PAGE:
A later review of her medical records showed the baby’s heartbeat was fine and there was no need to use forceps, she said on her website, adding that an effort to seek an explanatio­n and apology from one of the doctors involved was turned down. But the damage was done. “Both my baby and I sustained physical injuries from the forceps that we struggled with greatly during the first month after the birth. But much worse and longer lasting were the psychologi­cal injuries.”

She developed trauma and then severe PTSD. “I wasn’t traumatize­d because the birth itself was painful or scary, I was traumatize­d because of the way I was treated during the birth … it basically dehumanize­d me.”

For sexual abuse survivors like Baerg, who agreed to be named for this story, the trauma was suffered over a period of time in her younger years. PTSD emerged later, triggered by specific events.

For Baerg, that occurred in 2008, when she broke her engagement to a fiance who was both physically and verbally abusive.

She was 26 and breakup prompted her to reflect on the underlying issue of her abuse by a family member.

“This led to me having unhealthy relationsh­ips with men afterwards,” she said.

Baerg and Christoff each developed at least some of the symptoms of PTSD, which include nightmares, flashbacks, feelings of anger, anxiety and irritabili­ty, problems sleeping, drug and alcohol dependency and a general numbness.

Christoff was also troubled by people’s lack of sympathy. “People around me didn’t want to hear what I said,” she said, adding some would say: “Don’t complain, you have a healthy baby.”

“It’s a really difficult process because depending on the trauma, oftentimes the people who are traumatize­d might be encouraged not to remember.”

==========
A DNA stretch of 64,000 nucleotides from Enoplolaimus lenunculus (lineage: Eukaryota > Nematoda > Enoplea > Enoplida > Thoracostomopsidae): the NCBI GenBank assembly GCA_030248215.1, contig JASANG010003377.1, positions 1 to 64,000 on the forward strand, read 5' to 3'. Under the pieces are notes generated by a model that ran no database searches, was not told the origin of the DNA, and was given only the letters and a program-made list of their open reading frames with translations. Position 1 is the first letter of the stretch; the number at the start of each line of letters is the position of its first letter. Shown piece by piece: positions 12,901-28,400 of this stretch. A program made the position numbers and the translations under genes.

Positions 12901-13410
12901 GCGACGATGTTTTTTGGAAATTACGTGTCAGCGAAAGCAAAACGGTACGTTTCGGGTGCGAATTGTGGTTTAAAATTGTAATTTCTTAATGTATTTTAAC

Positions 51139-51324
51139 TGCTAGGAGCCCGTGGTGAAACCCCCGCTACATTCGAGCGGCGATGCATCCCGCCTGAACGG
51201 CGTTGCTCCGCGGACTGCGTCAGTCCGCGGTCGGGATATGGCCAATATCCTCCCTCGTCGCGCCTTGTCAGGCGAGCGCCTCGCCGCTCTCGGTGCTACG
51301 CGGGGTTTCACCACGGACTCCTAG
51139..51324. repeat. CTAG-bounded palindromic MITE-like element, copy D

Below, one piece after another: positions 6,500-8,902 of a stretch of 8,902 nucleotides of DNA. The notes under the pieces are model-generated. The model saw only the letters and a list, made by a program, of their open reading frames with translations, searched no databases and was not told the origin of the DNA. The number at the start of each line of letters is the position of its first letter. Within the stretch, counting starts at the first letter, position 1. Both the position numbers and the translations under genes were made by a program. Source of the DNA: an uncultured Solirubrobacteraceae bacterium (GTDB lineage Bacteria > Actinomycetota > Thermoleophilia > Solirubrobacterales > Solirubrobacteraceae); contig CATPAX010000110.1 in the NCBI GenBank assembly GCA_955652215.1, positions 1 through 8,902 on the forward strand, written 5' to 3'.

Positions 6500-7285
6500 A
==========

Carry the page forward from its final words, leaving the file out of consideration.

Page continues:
Baerg said her symptoms included anxiety, unpredicta­ble panic attacks and sensitivit­y to physical contact. She recalled that something as innocuous as an ex- boyfriend touching her on the back once triggered an anxiety attack.

“It could even be harder for other people in my life,” she said of the disorder. “I can’t tell you when that hug will be not be OK.”

Another sexual assault survivor, Nicole Marcia, said her PTSD symptoms took the form of addictions.

“I was a very heavy drinker, a very heavy drug user, a very heavy smoker, I was engaged in a lot of sort of risky behaviours,” said Marcia, who was assaulted by a neighbour when she was in her early 20s. “All of which at the time I didn’t realize were very common methods of selfregula­tion for people who have experience­d trauma.”

People with PTSD aren’t doomed. A variety of treatments are available, although their effectiven­ess varies according to the individual and the type of PTSD involved. Traditiona­l treatments include counsellin­g and medication, but alternativ­e methods such as float tanks, holistic medicine, marijuana, ecstasy, meditation and yoga are also being tested.

 ?? ARLEN REDEKOP/ PNG ?? Kalina Christoff — shown with her sons Lukas, 4, and Kai, 1 — experience­d a traumatic birth that led to PTSD.
ARLEN REDEKOP/ PNG Kalina Christoff — shown with her sons Lukas, 4, and Kai, 1 — experience­d a traumatic birth that led to PTSD.
 ?? ARLEN REDEKOP/ PNG ?? Kalina Christoff cuddles her sons Lukas, 4, and Kai, 1, at their home in Vancouver. Christoff experience­d a traumatic birth, which led her to develop PTSD from the incident.
ARLEN REDEKOP/ PNG Kalina Christoff cuddles her sons Lukas, 4, and Kai, 1, at their home in Vancouver. Christoff experience­d a traumatic birth, which led her to develop PTSD from the incident.